Whilst being true that you shouldn't limit yourself to one or another level, there is still a level you should be able to come back to. You should have a read through Equal loudness countour curves, or phons.
This are some curves developed some time ago (became known as Fletcher-Munson) that shows how messed up our hearing really is. It shows that our perception of high an low drastically change depending on levels. The higher you go, the flatter this is.
Now, since OSHA was so kind as to publish tables of how much we are damaging our ears and for how long we should expose them to certain levels, it's impractical to use a nice, flat curve of ie. 110dB, but I tend to go for something like 90dB.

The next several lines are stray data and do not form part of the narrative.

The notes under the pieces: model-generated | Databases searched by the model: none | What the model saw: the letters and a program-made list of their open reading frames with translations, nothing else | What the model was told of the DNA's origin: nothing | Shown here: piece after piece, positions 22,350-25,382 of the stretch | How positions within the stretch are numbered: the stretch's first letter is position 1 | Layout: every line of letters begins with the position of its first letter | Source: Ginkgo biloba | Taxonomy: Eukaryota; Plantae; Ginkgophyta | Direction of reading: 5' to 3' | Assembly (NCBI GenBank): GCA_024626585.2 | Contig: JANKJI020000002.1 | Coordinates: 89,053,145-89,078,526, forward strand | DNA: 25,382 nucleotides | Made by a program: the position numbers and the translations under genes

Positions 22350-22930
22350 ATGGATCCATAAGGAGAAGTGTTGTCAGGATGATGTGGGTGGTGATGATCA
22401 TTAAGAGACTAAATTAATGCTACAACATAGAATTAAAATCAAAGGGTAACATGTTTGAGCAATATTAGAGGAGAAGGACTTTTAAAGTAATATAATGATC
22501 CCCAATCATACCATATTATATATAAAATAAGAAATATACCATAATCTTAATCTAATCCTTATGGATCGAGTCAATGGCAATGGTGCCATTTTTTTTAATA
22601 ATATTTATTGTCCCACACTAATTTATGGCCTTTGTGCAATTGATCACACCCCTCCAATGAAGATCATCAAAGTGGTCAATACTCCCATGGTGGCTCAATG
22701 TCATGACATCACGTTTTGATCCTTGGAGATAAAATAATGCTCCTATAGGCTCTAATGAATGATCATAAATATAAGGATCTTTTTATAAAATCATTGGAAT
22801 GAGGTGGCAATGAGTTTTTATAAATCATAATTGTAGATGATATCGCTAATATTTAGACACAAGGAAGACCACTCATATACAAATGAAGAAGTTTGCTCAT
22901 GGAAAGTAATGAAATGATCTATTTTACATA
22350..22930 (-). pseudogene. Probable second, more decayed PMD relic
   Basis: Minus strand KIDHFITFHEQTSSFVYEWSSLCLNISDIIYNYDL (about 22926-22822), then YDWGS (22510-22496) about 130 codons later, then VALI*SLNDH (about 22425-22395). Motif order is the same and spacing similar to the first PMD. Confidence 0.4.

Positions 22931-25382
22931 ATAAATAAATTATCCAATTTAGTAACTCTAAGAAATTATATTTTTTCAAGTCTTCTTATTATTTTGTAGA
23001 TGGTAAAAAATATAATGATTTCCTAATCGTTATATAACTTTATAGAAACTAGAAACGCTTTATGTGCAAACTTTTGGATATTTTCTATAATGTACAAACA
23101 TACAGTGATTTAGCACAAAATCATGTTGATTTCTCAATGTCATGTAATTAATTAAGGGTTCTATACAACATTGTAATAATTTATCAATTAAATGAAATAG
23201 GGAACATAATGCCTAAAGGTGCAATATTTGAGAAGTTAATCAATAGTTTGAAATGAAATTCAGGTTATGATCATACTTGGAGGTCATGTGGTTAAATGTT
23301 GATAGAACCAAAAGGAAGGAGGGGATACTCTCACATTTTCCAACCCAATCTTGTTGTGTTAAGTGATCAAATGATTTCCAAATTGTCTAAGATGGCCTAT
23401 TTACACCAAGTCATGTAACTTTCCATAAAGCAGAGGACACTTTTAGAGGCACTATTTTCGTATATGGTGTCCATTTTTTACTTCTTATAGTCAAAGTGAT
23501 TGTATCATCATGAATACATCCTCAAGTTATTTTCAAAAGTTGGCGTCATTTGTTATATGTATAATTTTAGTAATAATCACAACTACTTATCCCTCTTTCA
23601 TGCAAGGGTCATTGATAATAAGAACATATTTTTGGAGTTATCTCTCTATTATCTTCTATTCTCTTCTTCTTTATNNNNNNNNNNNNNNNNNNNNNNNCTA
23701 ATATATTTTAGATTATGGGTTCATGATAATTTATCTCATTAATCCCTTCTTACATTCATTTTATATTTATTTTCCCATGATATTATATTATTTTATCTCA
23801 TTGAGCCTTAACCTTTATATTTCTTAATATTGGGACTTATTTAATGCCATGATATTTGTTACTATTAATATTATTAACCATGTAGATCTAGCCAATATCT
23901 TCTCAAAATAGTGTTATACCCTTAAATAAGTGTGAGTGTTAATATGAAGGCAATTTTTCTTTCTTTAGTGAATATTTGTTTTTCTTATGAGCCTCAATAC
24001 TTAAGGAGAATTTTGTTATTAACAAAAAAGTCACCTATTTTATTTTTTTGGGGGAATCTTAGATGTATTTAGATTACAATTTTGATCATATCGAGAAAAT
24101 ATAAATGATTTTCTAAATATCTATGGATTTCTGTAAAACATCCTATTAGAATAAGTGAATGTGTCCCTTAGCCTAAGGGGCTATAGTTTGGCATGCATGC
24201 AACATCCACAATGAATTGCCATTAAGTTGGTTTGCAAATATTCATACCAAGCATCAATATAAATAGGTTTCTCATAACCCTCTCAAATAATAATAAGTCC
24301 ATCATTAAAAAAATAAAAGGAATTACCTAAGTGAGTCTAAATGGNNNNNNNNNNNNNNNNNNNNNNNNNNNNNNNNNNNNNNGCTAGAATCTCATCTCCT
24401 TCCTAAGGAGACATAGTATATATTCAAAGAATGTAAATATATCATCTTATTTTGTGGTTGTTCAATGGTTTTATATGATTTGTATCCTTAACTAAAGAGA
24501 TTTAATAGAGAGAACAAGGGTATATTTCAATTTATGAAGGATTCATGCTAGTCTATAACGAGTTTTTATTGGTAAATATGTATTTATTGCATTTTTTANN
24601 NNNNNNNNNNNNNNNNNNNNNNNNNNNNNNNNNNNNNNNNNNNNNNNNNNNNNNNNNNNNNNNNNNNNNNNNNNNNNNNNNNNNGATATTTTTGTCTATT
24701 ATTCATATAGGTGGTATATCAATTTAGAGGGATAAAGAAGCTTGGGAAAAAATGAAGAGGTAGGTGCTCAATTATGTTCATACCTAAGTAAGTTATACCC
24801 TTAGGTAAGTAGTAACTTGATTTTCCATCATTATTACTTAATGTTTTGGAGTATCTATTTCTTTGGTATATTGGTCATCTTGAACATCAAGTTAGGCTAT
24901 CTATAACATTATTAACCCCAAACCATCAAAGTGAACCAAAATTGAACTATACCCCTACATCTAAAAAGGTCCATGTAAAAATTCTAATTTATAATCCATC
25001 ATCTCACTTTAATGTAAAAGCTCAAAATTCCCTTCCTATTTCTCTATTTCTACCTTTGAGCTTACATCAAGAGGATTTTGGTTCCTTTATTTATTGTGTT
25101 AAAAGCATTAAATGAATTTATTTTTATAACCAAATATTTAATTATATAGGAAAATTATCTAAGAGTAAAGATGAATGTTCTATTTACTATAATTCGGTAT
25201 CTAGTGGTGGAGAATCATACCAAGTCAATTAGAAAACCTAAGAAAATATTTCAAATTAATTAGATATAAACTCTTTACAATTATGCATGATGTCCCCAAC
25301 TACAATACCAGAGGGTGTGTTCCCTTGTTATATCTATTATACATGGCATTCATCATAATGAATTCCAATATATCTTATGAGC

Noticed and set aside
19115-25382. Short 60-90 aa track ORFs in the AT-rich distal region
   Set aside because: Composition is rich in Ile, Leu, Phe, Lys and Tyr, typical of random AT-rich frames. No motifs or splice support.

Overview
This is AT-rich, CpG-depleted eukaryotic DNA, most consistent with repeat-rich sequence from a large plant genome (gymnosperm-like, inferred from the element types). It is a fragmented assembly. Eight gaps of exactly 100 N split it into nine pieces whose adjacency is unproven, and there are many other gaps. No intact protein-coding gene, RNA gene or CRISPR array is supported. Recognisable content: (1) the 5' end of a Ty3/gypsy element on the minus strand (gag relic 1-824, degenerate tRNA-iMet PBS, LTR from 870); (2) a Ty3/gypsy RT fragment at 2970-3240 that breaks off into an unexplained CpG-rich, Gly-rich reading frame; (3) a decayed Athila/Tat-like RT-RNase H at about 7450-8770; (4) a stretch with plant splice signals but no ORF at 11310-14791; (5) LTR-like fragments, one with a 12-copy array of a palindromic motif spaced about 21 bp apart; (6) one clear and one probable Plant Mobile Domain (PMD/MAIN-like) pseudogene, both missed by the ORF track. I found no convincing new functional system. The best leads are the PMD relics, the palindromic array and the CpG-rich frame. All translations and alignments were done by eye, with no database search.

If you are lucky enough to mix with something with a nice control room section (most modern NEVEs and SSL, most euphonix, D-Control/Command etc.) they will allow, for the same reason, for you to set a calibration level. It is good to reference at higher and lower levels now and then but you should have a common point to return to that you will be familiar with and confortable with. When I'm mixing in desks without this, I often take my lovely £20 SPL meter to have as a quick reference for the same exact reasons.
90dB SPL A-weighted seems to be a good point to stay at imo.